Psycho-Babble Medication | about biological treatments | Framed
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Re: more stuff Elizabeth

Posted by Lorraine on September 27, 2001, at 10:15:59

In reply to Re: more stuff Lorraine, posted by Elizabeth on September 26, 2001, at 15:51:13


> > I hate condoms. I think it is so sad that your generation didn't have the sort of free abandon with sex that mine had.
> Can I ask what you hate about them?

I don't like the way the feel. Maybe they have improved the technology (how hi tech can it be tho?) since I used them (10 years ago).

> re Asperger's d/o:
> > I read up on it. I know someone whose son was recently diagnosed--although I don't know her well.
> Do you know her son?


> > In my mind it goes like this. Is there a neurotransmitter in the human body that uses this chemical in the absence of addiction? If so, there may be a deficiency.
> Sure; there are neuropeptides called endorphins and enkephalins. Drugs don't really do anything new; there's a reason why we have opioid receptors -- because we have an endogenous opioid system.

All the rest of it is just value judgement and as Shelli would say puritanical value judgement at that. Definitely not helpful.

> > We are having a crises with my son Austin and anger management right now. He had a real explosive and scarey episode last night. I'm meeting with his therapist in an hour.
> I hope it goes well. It's bad enough that we have to deal with emotional problems ourselves; having to deal with them in a child must be very difficult (one reason I don't think I'm going to have any children).

Even with the tough times, I'm glad I had kids and particularly glad I had my son. He has taught me a lot. His therapist said that he thinks we have a bully/victim dynamic going in our household (do you want to guess who the bully is? how about the victim?) Anyway, he said we need to break this pattern and that I need to be less of a victim--which in part means being less reactive to bullying behavior. This last thing--about me being the victim--was pretty distressing to me b/c I do unfortunately see the thread throughout some of my life anyway. So it became more than a realization about the family--it just sort of bounced around inside me like a ping-pong ball setting off lots of difficult feelings. These cognitive therapy types are pretty wierd (based on an n=1). They don't really care about your "petty" wounds. They care about thought patterns that work or don't work. I like this guy for Austin, but he seems a bit military to me--like maybe they forgot to pour the feminine side in him when they set the mold. Anyway, unique experience. The family goes in today for a 2 hour session. It's possible that I would want to see this guy individually--but I guess I would want to have a touchy-feeling therapist on the side to pick up the pieces from some of the realizations.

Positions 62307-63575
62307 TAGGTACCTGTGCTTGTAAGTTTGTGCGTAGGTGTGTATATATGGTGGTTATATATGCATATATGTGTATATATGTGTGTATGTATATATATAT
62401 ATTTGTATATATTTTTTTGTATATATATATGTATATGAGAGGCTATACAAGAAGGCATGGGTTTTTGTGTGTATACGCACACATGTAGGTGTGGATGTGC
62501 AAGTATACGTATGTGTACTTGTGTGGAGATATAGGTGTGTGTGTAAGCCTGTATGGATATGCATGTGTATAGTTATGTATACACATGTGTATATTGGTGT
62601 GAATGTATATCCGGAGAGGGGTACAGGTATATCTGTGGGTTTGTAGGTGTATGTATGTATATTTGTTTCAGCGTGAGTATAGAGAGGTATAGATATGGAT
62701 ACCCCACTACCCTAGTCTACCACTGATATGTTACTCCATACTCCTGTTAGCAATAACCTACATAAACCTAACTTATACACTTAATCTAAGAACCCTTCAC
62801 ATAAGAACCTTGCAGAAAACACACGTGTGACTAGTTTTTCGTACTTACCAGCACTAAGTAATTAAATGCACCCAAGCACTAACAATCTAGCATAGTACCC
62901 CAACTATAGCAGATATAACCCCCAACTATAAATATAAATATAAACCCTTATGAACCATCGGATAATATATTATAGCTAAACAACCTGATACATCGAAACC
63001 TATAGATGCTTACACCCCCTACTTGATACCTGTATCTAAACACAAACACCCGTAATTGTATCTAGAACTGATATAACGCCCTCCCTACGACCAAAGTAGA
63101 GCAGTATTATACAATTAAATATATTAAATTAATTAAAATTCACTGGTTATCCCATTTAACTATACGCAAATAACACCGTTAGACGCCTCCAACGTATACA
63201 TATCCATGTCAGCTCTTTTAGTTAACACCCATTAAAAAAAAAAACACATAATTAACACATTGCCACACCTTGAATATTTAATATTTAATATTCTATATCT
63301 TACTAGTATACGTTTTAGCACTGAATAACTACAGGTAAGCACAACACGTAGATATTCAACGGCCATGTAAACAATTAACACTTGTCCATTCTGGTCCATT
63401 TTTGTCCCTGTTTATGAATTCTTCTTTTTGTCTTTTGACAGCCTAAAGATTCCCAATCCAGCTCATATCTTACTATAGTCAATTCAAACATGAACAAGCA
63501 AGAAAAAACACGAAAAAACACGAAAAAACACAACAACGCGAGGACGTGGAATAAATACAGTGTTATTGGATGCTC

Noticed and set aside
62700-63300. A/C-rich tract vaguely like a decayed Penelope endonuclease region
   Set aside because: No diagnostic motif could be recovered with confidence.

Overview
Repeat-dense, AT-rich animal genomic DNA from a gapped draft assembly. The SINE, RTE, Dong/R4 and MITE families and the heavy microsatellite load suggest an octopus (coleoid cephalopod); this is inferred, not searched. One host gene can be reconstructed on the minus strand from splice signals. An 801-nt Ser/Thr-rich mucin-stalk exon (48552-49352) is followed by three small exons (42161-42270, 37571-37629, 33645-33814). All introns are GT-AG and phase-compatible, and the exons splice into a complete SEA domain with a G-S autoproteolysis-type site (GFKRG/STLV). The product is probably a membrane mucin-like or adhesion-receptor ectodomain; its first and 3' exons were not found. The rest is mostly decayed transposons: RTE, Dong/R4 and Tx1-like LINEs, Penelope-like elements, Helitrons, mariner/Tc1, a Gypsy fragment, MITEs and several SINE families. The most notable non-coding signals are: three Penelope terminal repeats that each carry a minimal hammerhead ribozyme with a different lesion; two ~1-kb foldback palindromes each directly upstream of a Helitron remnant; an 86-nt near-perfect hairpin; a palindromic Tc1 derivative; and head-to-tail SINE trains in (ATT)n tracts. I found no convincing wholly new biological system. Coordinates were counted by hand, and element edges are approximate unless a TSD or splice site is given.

He believes that Austin does not have a biochemical thing going on b/c his behavior only occurs in the family and not in school or with his friends. But then I know that sometimes we can just hold things together until we are in a safe place like home when things unwind. He views Austin as an alpha male who has learned to bully--which does make sense.

I have a friend who is big and tall and wide whose son started trying to intimidate her physically at around this age. She said you have to grab him by the collar, pull him up from the chair, get right in his face and scream at him letting him know who is boss. When I mentioned this to his therapist, he said yes that would work but you have to play your hands with the cards you are dealt and I am much smaller than my son, who towers over me.

Anyway, I think that I will have Austin tested meanwhile in case there is something physical and not just biological going on.

He said another thing that was interesting to me. He said that we all have two brains--a mature brain and an immature or primitive brain. Austin's mature side is very highly developed (this is true--he is remarkably insightful and bright). His immature side though is very immature--like dealing with a two year old. When Austin is in the immature or primitive mode, reasoning with him is not effective (this is certainly true). Well, perhaps it is all a way of looking at things, but an interesting way.

My Nardil is making me anxious--hyperventilate and also lowering my energy level (or not helping it). I'm taking 22.5 in the am and 15 in the afternoon (3:oo pm). I never fully recover from the pm dose drowsiness and sludge through my evening with no energy and without much mood support. For the hyperventilation, I have been taking Neurontin and increasing it b/c the hyperventilation can be quite bad. So I'm taking 200 mg or Neurontin with my am and pm dose and 600 at night b/4 bed. Yesterday I substituted 1/2 tab of valium for the Neurontin--which knocked me out further so won't be repeated. Does this sound like a pattern that will ultimately yield success to you? It is getting hard to hang in there with this trial. Is is now day 18 on Nardil. I feel pretty good in the morning only then sort of crash around 3 for the rest of the day. My memory is really terrible right now also--like losing my way on the way to the store not once but twice. Anyway, I will see my pdoc next week, but I have always had a fairly fast response to meds. Effexor, being the exception, took 3 weeks for me to feel much better.

I'd appreciate your thoughts.





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